I've been a little bit obsessed with these Nina Leen images of "1940s St. Louis college girls" ever since they popped up on the internets a couple weeks ago. I first saw some of them on the Honey Kennedy blog, and couldn't help but be drawn in by these fresh-faced gals with flowers in their hair and amazing dresses. Not to mention--St. Louis! That's where my people come from, and where I was born. I wanted to know more about these photos, but information was scarce. I didn't have any luck until I searched the Life magazine archives (a separate beast from the Life photo archives). There I ran across this brief article in an October 1944 issue of the magazine.
I saw immediately that the few photos in this article were very similar to the Nina Leen photos in the Life archives, and seemed to come from the very same shoot. The article is about Washington University students who act as a review board for R. Lowenbaum Manufacturing Co., a St. Louis-based junior dress maker (Minx Modes was one of their labels). Apparently Washington University had a dress design program--no doubt to work as a feeder for the burgeoning St. Louis juniors dress industry, which many of my relations worked in, in one manner or another--and these lucky students got to have a say in which dresses were made. The article identifies the women standing on the right as the dress designer.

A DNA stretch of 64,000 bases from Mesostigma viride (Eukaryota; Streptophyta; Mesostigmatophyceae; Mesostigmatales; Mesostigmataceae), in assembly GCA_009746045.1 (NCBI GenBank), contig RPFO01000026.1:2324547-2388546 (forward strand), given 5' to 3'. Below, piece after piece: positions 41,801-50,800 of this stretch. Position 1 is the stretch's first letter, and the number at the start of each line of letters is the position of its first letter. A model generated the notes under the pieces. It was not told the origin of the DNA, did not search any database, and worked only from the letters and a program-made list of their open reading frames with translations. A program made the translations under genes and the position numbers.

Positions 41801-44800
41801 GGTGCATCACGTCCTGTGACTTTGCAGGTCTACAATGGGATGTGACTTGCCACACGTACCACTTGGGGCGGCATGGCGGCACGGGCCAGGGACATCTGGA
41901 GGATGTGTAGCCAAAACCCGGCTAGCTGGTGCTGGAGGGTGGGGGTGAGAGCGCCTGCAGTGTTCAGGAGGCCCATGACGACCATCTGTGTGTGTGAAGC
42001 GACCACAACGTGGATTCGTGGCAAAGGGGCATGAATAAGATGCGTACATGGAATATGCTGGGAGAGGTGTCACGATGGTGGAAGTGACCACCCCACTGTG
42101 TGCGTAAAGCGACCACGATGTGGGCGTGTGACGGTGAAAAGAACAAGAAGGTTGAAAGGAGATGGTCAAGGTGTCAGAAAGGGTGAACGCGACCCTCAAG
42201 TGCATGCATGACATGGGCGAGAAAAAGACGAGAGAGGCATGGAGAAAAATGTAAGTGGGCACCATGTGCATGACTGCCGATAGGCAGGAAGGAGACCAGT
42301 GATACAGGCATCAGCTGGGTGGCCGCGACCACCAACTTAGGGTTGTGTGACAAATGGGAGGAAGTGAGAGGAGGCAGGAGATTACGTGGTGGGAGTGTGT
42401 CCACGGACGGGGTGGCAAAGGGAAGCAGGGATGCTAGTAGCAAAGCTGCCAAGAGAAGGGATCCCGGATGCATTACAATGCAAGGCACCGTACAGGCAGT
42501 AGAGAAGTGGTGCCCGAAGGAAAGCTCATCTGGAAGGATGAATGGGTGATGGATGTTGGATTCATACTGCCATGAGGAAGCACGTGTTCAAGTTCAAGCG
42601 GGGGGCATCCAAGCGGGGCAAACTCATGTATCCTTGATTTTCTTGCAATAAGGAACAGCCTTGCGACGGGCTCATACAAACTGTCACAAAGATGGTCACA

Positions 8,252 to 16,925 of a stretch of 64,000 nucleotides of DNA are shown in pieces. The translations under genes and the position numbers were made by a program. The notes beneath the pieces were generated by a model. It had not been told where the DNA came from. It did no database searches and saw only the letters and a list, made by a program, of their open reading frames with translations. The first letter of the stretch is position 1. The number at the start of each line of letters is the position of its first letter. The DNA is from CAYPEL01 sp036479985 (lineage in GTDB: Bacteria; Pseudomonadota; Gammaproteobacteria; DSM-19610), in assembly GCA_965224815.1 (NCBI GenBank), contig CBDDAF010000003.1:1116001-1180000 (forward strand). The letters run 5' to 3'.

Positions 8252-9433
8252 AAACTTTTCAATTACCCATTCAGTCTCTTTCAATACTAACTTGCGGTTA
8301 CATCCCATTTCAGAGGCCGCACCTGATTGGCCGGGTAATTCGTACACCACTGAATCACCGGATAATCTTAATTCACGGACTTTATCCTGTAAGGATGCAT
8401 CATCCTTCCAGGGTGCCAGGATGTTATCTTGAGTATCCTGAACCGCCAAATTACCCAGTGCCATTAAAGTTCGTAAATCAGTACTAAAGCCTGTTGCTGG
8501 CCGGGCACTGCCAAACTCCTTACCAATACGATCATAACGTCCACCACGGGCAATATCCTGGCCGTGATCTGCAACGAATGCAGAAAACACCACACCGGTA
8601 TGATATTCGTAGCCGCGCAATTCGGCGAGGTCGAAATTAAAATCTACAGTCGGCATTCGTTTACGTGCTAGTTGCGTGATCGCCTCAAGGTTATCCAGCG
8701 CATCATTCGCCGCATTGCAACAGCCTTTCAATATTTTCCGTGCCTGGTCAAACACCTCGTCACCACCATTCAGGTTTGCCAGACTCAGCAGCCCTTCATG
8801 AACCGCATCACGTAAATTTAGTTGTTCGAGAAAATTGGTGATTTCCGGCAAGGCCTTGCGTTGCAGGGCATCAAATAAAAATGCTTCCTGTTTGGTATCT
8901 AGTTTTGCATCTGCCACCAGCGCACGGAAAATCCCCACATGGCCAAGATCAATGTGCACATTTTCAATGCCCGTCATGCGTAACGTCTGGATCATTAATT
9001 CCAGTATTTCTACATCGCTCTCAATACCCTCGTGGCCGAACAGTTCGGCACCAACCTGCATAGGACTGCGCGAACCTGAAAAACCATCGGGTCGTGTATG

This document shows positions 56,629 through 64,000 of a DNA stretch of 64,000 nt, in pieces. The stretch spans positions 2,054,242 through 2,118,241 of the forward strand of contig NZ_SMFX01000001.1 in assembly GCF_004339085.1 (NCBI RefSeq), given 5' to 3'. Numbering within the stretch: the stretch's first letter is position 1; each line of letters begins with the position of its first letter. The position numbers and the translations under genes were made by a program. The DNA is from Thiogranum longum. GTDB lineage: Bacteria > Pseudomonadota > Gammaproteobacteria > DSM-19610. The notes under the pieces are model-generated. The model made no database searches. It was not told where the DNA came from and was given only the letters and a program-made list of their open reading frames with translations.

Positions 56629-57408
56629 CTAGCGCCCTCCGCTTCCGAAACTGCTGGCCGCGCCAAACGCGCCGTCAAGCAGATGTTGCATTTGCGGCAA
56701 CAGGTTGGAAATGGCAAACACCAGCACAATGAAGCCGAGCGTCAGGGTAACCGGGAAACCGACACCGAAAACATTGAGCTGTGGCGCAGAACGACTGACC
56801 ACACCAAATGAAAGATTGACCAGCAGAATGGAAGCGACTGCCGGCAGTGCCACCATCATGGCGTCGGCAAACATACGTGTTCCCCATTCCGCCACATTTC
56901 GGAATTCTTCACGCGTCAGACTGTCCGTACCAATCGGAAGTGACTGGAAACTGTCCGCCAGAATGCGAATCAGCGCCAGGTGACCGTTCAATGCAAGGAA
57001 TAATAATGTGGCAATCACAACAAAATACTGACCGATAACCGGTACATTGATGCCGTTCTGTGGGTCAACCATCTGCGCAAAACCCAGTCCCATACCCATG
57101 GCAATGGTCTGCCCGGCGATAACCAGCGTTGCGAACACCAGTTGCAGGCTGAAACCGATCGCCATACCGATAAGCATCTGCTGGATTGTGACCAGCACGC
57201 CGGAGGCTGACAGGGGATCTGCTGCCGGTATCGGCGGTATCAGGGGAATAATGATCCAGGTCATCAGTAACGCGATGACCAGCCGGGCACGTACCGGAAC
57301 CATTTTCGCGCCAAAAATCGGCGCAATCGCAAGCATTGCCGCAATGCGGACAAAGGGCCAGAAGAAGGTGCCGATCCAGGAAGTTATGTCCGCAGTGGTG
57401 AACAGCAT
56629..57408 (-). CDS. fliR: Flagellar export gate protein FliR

This dress--which I think is totally cute--is judged "too plain" by the board. Interesting tidbit that plainer dresses "go over best in the East"--because the girls in the large eastern cities are more sophisticated?
The ladies dig the ruffles on this dress.
Most of the Leen photo don't appear in this short article, but you can see lots more in the Life photo archives. Here are a few more shots I loved; be sure to check out the archives to see more.